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Eumastacidae

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Eumastacidae are a family of grasshoppers sometimes known as monkey- or matchstick grasshoppers. They usually have thin legs that are held folded at right angles to the body, sometimes close to the horizontal plane. Many species are wingless and the head is at an angle with the top of the head often jutting above the line of the thorax and abdomen. They have three segmented tarsi and have a short antenna with a knobby organ at the tip. They do not have a prosternal spine or tympanum. Most species are tropical and the diversity is greater in the Old World. They are considered primitive within the Orthoptera and feed on algae, ferns and gymnosperms, the more ancient plant groups.[1]

The families Chorotypidae and Morabidae were formerly included in this group as subfamilies but are now considered as families within the Eumastacoidea. With the exception of the central Asian Gomphomastacinae, all other subfamilies are restricted to South America.[2]

Genera

The Orthoptera Species File lists the following:[3]

References

  1. ^ Capinera, John L. (2008). Encyclopedia of Entomology. Springer. pp. 1699–1700. ISBN 9781402062421..mw-parser-output cite.citation{font-style:inherit}.mw-parser-output q{quotes:"""""'"'"}.mw-parser-output code.cs1-code{color:inherit;background:inherit;border:inherit;padding:inherit}.mw-parser-output .cs1-lock-free a{background:url("//upload.wikimedia.org/wikipedia/commons/thumb/6/65/Lock-green.svg/9px-Lock-green.svg.png")no-repeat;background-position:right .1em center}.mw-parser-output .cs1-lock-limited a,.mw-parser-output .cs1-lock-registration a{background:url("//upload.wikimedia.org/wikipedia/commons/thumb/d/d6/Lock-gray-alt-2.svg/9px-Lock-gray-alt-2.svg.png")no-repeat;background-position:right .1em center}.mw-parser-output .cs1-lock-subscription a{background:url("//upload.wikimedia.org/wikipedia/commons/thumb/a/aa/Lock-red-alt-2.svg/9px-Lock-red-alt-2.svg.png")no-repeat;background-position:right .1em center}.mw-parser-output .cs1-subscription,.mw-parser-output .cs1-registration{color:#555}.mw-parser-output .cs1-subscription span,.mw-parser-output .cs1-registration span{border-bottom:1px dotted;cursor:help}.mw-parser-output .cs1-hidden-error{display:none;font-size:100%}.mw-parser-output .cs1-visible-error{font-size:100%}.mw-parser-output .cs1-subscription,.mw-parser-output .cs1-registration,.mw-parser-output .cs1-format{font-size:95%}.mw-parser-output .cs1-kern-left,.mw-parser-output .cs1-kern-wl-left{padding-left:0.2em}.mw-parser-output .cs1-kern-right,.mw-parser-output .cs1-kern-wl-right{padding-right:0.2em}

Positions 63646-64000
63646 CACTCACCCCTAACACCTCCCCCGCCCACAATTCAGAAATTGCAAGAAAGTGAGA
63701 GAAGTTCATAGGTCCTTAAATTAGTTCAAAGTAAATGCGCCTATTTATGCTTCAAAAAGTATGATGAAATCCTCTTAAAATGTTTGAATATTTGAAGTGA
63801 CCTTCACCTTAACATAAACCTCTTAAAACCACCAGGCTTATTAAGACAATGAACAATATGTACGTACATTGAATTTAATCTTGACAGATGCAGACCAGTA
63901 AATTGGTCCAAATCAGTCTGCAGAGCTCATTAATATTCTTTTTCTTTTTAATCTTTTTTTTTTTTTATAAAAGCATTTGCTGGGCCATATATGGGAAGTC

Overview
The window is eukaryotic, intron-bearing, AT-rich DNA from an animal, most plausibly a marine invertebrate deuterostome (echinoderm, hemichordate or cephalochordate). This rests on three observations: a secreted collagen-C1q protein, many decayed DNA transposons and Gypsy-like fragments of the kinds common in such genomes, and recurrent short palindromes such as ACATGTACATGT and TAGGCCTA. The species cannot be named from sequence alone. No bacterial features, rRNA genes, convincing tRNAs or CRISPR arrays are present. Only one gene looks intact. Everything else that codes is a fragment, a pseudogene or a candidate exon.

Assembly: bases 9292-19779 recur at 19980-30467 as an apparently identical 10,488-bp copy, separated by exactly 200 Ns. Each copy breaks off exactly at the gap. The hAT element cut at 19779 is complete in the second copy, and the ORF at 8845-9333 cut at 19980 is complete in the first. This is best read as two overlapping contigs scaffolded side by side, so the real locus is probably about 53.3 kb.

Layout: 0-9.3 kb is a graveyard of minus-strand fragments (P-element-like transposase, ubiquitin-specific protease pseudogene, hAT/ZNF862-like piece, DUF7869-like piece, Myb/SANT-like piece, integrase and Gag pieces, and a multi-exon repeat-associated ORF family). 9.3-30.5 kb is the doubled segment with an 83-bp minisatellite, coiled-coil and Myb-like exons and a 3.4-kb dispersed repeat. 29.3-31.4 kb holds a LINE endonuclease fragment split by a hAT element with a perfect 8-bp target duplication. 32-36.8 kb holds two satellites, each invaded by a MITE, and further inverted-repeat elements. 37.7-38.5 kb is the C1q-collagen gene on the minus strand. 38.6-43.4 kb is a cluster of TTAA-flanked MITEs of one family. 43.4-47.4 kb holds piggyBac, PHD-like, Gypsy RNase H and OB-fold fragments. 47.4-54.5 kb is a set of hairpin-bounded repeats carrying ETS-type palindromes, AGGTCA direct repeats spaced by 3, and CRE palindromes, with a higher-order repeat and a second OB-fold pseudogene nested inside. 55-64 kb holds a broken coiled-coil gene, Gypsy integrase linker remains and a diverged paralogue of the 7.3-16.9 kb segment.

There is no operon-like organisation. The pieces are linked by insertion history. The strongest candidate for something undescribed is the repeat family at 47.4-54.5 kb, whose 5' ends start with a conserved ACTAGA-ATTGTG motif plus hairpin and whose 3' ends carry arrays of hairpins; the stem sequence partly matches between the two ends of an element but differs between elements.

2. ^ S. Matt; P. K. Flook; C. H. F. Rowell (2008). "A Partial Molecular Phylogeny of the Eumastacoidea s. lat. (Orthoptera, Caelifera)" (PDF). Journal of Orthoptera Research. 17 (1): 43–55. doi:10.1665/1082-6467(2008)17[43:apmpot]2.0.co;2.
  3. ^ Orthoptera Species File (retrieved 14 January 2018)
Extant Orthoptera families
Suborder Ensifera
Grylloidea Hagloidea Rhaphidophoroidea Schizodactyloidea Stenopelmatoidea Tettigonioidea
Suborder Caelifera
AcridideaAcridoidea Eumastacoidea Pneumoroidea Pyrgomorphoidea Tanaoceroidea Tetrigoidea Trigonopterygoidea TridactylideaTridactyloidea


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Eumastacidae: Brief Summary

provided by wikipedia EN

Eumastacidae are a family of grasshoppers sometimes known as monkey- or matchstick grasshoppers. They usually have thin legs that are held folded at right angles to the body, sometimes close to the horizontal plane. Many species are wingless and the head is at an angle with the top of the head often jutting above the line of the thorax and abdomen. They have three segmented tarsi and have a short antenna with a knobby organ at the tip. They do not have a prosternal spine or tympanum. Most species are tropical and the diversity is greater in the Old World. They are considered primitive within the Orthoptera and feed on algae, ferns and gymnosperms, the more ancient plant groups.

The families Chorotypidae and Morabidae were formerly included in this group as subfamilies but are now considered as families within the Eumastacoidea. With the exception of the central Asian Gomphomastacinae, all other subfamilies are restricted to South America.

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